If it’s not one thing in China it’s another. In the short time I’ve been here I’ve lived through swine flu, extreme pollution not to mention the hazards of daily life including fake eggs, gutter oil and, in general shocking low levels of food safety.
Now I’ve got bird flu to worry about.
I’m sure you’ve heard by now that a new strain of bird flu has hit China, and not in some backwater town in the middle of nowhere. This bird flu is here, in my own backyard and people are starting to get worried.
This strain is H7N9, a strain previously not found in humans. 20 people have been affected and 6 have died so far. So far there have been no human to human transfers of the virus, and everyone who got it got it directly from the birds. Bird flu was confirmed in Shanghai and Hangzhou (a place I go weekly), and tens of thousands of birds have been killed and meat markets have been closed in other neighboring cities as a precaution.
The surprising thing about the bird flu is the access of information. China is not known for it’s openness, but this time word is spreading far and wide, and sanctioned by the government. Even my students are up on the latest information and the World Health Organization has praised China for it’s public outreach. (Though I DO feel better that the WHO is on the scene also monitoring.)
To be honest, I’m not really that worried. No person-to-person transfers yet, and I’m not one to spend time in the meat markets of chinese cities. (They are a tad shocking even after all these years.) I’m even still happy to eat chicken and eggs (you can get the disease through the meat and eggs if it is undercooked. If it’s properly cooked then no problem.)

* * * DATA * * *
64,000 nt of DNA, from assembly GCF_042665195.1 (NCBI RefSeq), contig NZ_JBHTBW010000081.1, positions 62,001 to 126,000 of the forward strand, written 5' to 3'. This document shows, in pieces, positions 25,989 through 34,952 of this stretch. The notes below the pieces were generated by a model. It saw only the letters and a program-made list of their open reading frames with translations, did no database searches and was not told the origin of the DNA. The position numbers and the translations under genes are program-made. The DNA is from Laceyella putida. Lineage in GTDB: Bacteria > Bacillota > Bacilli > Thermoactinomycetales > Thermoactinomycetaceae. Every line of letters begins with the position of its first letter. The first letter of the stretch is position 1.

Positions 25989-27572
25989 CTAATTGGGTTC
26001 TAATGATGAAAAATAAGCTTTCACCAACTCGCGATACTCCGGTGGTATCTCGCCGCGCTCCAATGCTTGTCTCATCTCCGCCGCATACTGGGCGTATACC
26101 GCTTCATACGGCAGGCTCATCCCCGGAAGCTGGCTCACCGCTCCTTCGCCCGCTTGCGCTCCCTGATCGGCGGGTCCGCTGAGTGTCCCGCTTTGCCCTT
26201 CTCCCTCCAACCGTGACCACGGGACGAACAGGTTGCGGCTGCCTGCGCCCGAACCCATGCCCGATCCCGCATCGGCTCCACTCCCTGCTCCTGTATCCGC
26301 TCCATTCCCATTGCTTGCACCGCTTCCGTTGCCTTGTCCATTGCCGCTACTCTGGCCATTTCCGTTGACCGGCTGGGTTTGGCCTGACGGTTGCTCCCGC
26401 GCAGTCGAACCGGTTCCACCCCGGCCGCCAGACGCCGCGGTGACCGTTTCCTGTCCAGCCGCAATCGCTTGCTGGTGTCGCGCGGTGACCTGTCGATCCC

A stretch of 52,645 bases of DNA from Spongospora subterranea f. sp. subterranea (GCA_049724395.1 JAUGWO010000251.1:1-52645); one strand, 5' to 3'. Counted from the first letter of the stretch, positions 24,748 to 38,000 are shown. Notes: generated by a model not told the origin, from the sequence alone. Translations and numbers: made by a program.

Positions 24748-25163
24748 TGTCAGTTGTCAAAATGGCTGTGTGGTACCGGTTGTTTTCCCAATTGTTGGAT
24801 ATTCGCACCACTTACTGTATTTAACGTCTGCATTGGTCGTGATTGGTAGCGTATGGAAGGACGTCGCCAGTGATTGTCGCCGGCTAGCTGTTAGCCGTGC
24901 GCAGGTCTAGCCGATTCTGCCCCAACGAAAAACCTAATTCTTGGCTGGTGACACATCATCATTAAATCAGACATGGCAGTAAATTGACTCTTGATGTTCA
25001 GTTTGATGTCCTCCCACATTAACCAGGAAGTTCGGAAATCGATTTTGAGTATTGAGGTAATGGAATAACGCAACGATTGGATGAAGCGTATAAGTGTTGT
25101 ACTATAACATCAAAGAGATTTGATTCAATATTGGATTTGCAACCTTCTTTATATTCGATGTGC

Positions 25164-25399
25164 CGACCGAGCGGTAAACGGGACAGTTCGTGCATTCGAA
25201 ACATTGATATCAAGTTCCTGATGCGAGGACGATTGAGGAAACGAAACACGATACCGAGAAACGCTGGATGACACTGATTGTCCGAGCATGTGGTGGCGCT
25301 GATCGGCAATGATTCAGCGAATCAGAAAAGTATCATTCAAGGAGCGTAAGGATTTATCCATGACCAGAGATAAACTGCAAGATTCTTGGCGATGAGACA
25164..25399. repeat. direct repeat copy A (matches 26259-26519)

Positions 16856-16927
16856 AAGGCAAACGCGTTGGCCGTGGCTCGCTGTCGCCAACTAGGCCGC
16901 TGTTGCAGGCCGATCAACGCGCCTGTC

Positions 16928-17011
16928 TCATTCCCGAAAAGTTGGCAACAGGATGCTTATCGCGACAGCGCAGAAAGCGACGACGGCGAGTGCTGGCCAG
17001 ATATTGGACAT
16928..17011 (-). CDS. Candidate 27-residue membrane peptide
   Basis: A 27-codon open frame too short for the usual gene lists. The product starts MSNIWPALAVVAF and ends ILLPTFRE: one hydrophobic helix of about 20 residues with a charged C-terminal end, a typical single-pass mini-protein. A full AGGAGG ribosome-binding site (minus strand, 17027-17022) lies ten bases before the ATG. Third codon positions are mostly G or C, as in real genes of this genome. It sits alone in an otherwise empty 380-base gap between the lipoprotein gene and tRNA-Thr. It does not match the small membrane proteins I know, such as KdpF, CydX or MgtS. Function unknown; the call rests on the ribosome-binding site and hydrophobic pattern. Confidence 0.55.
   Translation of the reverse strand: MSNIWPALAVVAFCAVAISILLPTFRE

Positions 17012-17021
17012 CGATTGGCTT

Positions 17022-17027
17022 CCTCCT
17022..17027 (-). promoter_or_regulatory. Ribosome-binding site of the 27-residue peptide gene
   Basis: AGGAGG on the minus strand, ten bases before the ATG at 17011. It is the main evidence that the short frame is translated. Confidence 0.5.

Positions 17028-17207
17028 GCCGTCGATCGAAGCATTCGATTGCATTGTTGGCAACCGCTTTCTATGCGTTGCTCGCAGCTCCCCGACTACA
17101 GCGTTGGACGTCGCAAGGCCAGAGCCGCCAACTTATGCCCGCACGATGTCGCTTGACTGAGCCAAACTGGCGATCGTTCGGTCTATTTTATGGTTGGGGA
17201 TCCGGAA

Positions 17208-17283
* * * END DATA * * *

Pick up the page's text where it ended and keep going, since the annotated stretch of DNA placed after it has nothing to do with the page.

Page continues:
The thing I’m most worried about is Chinese people. They have never been known to react rationally to a problem. When the Japanese nuclear reactor had a problem, people mobbed stores trying to get as much ionized table salt as possible in a vain attempt to ward off radiation poisoning. I mean, the people went crazy even though it was actually a worthless gesture that everyone, including the government, was telling them.
So far it seems like there are no major problems, and people, especially in Shanghai, seem to be taking it in stride. Though I have a feeling chicken will be disappearing from menus and supermarkets soon, and I’m sure I’ll see more and more people walking around with those face masks. It’s still in the early days of the pandemic, so we’ll all just sit and wait and see what becomes of this. Hopefully nothing.
No one can say living in China is boring!
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